You will never hear a narcissist say, "Mea culpa, mea culpa, mea maxima culpa," even though it would possibly be the smartest thing he's ever said. How vain are we? We are more afraid of wearing the wrong clothes, driving the wrong car or being seen with cellulite than a life with no meaning. We're more worried about tummy tucks than having a full relationship with our Creator or each other.
Our cultural vanity has not only dissociated us from personal responsibility, it has disconnected us from one another, created a false sense of entitlement and led us further away from the respect we should have for others instead of ourselves.
Lust -- We are literally blanketed with messages infused with lust (advertising, television series, movies, magazines, internet pornography). Underneath all the hype, however, is not sexual prowess or erotic love but a deep-seated fear of sexual inadequacy and unworthiness. Because it's all about us and our own fears, this sort of lust is not even a truly sexual experience, but a coveting of power, control and validation. It certainly comes nowhere near a true erotic love.
What does America covet? Everything. Why? What happens if we don't have it all? Actually...nothing. But it's what we fear might happen that propels coveting to the levels we see it in our society. If we don't get that girl, if we don't have multiple sexual partners, if we don't have sex on demand we're afraid it might mean we're not good enough. But where do we get the idea that sexual activity gives a person self-worth or validates him/her socially? How did we become so afraid?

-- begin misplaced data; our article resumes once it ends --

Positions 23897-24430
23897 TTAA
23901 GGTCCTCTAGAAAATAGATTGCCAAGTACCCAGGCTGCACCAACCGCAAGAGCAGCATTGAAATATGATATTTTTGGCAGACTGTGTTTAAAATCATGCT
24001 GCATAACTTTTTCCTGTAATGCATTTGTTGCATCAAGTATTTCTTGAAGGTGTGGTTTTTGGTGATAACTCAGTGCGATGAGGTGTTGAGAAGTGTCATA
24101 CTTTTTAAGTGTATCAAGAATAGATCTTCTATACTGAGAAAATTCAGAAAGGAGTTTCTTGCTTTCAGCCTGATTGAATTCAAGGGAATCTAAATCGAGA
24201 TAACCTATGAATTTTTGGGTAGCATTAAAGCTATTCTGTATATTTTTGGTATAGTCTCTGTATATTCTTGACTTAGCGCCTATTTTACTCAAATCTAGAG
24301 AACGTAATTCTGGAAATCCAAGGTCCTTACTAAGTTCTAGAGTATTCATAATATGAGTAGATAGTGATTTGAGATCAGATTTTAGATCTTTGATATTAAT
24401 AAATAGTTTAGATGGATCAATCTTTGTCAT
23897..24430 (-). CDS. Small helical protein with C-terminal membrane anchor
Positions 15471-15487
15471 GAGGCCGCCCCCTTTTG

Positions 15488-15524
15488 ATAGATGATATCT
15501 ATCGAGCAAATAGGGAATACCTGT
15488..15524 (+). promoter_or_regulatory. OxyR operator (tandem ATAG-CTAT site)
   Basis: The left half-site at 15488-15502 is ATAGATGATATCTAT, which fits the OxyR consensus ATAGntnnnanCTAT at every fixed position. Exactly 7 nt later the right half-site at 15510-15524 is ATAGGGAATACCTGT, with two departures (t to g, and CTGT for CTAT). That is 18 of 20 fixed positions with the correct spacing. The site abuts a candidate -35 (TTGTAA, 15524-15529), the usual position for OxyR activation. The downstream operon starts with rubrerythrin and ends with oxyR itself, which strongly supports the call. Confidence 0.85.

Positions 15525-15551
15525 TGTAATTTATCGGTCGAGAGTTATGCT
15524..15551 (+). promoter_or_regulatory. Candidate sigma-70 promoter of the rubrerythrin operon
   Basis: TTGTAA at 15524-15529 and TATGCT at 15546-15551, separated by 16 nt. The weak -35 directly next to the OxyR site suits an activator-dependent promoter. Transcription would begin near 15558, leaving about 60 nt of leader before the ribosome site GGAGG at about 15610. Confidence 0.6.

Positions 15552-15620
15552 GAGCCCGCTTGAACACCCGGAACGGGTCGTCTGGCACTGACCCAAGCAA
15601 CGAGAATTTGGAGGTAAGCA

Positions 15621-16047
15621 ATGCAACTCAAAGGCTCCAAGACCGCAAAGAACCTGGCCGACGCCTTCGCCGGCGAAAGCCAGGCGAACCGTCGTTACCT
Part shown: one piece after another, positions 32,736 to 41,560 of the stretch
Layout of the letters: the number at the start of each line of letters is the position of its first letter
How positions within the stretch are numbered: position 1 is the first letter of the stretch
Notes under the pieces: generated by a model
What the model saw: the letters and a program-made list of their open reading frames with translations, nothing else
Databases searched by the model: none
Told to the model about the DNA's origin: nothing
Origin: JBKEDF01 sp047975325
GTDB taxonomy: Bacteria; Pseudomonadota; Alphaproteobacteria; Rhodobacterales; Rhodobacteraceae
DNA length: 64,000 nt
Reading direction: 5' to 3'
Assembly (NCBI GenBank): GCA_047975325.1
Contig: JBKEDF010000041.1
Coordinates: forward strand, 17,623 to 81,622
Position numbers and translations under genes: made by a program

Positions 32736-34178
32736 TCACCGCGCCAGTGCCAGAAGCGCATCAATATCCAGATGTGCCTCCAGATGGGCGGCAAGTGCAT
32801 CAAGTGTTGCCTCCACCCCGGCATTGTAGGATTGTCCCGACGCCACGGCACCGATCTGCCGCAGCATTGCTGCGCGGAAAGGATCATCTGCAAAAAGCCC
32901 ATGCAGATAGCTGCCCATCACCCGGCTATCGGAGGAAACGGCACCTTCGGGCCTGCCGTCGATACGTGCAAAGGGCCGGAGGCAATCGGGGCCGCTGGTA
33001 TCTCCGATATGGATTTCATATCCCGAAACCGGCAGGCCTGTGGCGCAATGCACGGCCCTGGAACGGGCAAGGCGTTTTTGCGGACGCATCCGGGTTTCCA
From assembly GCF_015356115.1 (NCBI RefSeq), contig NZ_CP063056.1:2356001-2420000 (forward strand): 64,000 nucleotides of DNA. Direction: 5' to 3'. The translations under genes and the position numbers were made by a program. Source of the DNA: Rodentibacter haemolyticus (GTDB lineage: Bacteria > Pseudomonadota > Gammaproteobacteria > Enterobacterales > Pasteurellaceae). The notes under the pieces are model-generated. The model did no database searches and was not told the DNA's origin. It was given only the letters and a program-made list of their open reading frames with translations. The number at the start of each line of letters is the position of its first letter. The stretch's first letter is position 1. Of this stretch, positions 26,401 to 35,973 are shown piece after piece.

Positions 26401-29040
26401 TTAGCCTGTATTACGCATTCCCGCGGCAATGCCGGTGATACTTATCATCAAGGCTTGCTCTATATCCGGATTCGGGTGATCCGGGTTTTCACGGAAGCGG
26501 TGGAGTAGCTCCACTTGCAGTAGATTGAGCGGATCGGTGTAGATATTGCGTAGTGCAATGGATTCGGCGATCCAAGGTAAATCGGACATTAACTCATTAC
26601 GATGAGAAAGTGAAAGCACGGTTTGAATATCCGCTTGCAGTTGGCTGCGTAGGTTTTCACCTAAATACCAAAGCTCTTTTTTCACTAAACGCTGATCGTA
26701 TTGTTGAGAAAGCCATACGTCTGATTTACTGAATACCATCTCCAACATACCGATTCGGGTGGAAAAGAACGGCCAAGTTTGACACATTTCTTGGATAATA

I'm sure it's not the first time people have been deluded in this way. Sex and power have always been combined in lust like kissing cousins. But, whereas before we could count on our spiritual leaders, literature and entertainment media (poets, bards, minstrels, storytellers, myth makers) to point out the folly of our ways and make some efforts to enlighten us, this may be the first time a country has been so convinced of the veracity of something so patently false by the complicity of widespread media misinformation.